FIG. 2 is a plan view of the launcher 10 showing the arrangement of the launching tubes 16. These launching tubes 16 are about four feet in length and have a diameter that corresponds to the size of the projectile 12. In the preferred embodiment, the launching tubes 16 are arranged in a cylindrical manner and are supported by a frame 34 at their lower ends. An internal positioning bracket 38, shown best in FIG. 2, also provides appropriate spacing and stabilization of the launching tubes 16. Two of these brackets 38 are provided, one being about one foot above the frame 34 and the other being about three feet above the frame. A pair of metal bands 36 or the like surround the tubes 16 to hold them tightly together in cooperation with the brackets 38.

The foregoing construction provides a magazine of launching tubes 16 that each holds a fireworks projectile 12. These projectiles 12 may be held in position in the launching tube 16 by appropriate means, such as a piece of spring steel 40 or the like connected to the inside surface of the launching tube adjacent to its lower end. To load the projectiles 12 into the launching tubes 16, the projectiles are inserted upwardly through the open lower end of the launching tubes past the spring steel 40 where they are conveniently held in position until launch.

The introduction of pressure from the pressure tank 20 to the launching tubes 16 is controlled by a valve 42 connected between the pressure tank and the launching tubes. When it is desired to launch a projectile 12 from one of the launching tubes 16, and the pressure tank 20 is at the appropriate pressure level, the valve 42 is opened for a predetermined period of time to release an exact volume of compressed gas through an output port 44 above the valve 42 and into the launching tube 16 that is registered at that time with the output port 44. The force of the compressed gas rapidly accelerates and expels the projectile 12 from the open upper end of the launching tube 16. By accurately controlling the pressure in the tank 20 and the amount of pressure released into the launching tube 16 by the valve 42, the projectile 12 can be launched into the air to a relatively precise altitude and at a relatively precise velocity. In one embodiment of the invention, the pressure tank 20 is pressurized to levels from 20 psi to 150 psi to enable launching of the projectile 12 to altitudes ranging from 50 feet to 2,000 feet or higher, with tube exit velocities as high as 500 ft/sec.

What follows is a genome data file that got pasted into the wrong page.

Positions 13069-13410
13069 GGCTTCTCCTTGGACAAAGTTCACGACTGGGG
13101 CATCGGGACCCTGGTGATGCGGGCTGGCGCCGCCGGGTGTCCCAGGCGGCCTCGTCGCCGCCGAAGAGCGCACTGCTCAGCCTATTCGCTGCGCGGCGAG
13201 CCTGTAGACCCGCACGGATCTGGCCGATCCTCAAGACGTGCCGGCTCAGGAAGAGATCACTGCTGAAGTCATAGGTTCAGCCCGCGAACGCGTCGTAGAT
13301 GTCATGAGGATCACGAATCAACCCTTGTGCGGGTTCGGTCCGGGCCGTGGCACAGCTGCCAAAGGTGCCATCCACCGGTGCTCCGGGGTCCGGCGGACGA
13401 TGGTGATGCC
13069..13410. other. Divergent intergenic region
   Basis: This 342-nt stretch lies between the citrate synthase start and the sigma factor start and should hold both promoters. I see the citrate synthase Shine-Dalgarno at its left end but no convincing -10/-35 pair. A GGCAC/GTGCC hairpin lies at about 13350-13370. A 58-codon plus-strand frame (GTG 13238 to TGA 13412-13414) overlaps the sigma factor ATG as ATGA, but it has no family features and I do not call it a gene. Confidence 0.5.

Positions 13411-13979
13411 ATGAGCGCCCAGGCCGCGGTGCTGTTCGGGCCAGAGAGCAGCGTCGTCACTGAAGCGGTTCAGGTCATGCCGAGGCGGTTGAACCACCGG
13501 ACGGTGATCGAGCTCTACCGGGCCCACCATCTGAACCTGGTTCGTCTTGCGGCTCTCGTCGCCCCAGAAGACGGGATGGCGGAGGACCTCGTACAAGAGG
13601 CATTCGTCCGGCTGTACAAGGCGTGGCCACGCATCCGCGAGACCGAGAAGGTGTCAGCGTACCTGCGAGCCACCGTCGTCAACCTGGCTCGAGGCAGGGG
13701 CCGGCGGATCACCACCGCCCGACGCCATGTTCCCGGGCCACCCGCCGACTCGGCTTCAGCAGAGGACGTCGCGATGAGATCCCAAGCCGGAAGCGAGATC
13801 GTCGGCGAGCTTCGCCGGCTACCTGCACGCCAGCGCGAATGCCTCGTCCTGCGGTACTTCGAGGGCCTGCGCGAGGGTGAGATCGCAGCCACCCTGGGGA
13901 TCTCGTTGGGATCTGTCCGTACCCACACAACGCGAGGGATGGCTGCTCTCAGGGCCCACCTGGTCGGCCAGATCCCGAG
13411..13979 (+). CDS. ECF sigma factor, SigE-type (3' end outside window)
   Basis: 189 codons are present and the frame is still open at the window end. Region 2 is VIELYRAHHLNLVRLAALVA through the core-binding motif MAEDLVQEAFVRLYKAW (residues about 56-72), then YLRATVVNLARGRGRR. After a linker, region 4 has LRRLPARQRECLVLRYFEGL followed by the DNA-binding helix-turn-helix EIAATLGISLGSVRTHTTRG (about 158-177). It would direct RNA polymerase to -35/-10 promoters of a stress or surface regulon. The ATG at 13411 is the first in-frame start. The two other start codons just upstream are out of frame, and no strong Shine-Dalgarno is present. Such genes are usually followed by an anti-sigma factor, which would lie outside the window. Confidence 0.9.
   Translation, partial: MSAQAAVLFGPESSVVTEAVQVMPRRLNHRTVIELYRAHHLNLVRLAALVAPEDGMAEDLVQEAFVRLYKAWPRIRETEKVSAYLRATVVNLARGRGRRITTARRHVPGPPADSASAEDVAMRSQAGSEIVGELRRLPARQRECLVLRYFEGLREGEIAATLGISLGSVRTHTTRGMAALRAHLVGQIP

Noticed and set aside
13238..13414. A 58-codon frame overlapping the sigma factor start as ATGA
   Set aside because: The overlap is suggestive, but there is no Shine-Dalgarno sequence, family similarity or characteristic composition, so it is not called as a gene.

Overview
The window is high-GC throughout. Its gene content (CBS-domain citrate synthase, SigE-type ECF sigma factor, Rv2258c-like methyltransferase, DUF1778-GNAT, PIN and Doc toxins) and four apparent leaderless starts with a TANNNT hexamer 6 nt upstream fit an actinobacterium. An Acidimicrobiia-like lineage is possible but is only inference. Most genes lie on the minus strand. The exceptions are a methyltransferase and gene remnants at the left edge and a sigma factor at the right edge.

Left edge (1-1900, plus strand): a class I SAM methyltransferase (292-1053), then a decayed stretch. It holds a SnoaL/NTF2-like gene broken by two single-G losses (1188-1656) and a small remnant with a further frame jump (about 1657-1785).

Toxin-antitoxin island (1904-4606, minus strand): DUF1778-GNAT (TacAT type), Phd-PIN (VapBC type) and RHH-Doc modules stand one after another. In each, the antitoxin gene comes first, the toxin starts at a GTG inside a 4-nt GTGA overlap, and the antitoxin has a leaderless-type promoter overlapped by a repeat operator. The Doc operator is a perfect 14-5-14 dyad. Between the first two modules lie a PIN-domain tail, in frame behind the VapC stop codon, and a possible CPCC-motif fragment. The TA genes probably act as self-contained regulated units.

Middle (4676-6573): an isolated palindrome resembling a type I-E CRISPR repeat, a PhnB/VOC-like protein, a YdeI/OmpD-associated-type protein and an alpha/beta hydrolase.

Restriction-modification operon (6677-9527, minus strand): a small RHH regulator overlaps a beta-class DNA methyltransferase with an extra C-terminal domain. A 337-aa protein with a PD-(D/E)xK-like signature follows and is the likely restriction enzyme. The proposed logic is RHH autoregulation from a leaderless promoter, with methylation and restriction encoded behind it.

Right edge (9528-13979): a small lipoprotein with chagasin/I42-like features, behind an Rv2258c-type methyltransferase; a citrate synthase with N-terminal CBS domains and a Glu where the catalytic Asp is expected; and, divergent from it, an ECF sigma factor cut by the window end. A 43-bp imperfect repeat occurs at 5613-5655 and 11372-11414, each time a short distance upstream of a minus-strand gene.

The valve 42 which opens and closes to release pressure from the pressure tank 20 into the launching tube 16 can be of any suitable construction, so long as it is fast acting, with a minimum opening time on the order of 12 milliseconds. It also must be capable of withstanding the pressures involved. In one embodiment of the invention, a butterfly valve has been used. Suitable butterfly valves are available from Fisher Controls, such as an 8 inch valve identified as Type 1066, Body 8522. The pressure tank 20 preferably is constructed from metal, and the launching tube 16 may be constructed from suitable rigid materials, such as metal, plastic or fiberglass. When fiberglass materials and the like are used, it may be desirable to add an internal coating designed to reduce the charge created in the launching tube 16 during launching of the projectile 12.

FIG. 3 is a cross-sectional plan view of the launcher 10 showing the stop mechanism 14 that prevents indexing of the launching tubes 16 when the pressure tank 20 is pressurized. This stop mechanism 14 also prevents accidental or inadvertent detonation of the projectiles 12 until it is time for them to be launched. FIG. 3 also shows one of a plurality of switches 46 and cams 48 that operate together to control several features of the launcher 10, such as the actuators 28 and 30 that aim the launcher. These features are shown in more detail and described later in conjunction with FIGS. 6-10.

FIGS. 4-5 show an indexing mechanism 50 that controls indexing of the launching tubes 16 so that, after a projectile 12 has been launched from one of the launching tubes, the next launching tube 16 can be brought into registration with the output port 44 of the valve 42 for launching of the next projectile 12. The indexing mechanism 50 comprises a sprocket wheel 52 rigidly connected to a shaft 54 extending from the frame 34 holding the launching tubes 16. Thus, rotation of the sprocket wheel 52 causes rotation (i.e., indexing) of the launching tubes 16. Rotation of the sprocket wheel 52 is caused by a ratchet assembly comprising an actuator 56 and an arm 58. The actuator 56 has a cylinder 60 and rod 62 that extends out of the cylinder 60. The end of the rod 62 outside the cylinder 60 is pivotally connected to one end of the arm 58. The other end of the arm 58 is pivotally connected to the shaft 54 on the launching tube frame 34. The midpoint of the arm 58 has an elongated slot 64 that slidably retains a pin 66. This pin 66 is adapted to engage one of the teeth 68 of the sprocket wheel 52 to cause rotation of the frame 34 during the indexing cycle of the launcher 10.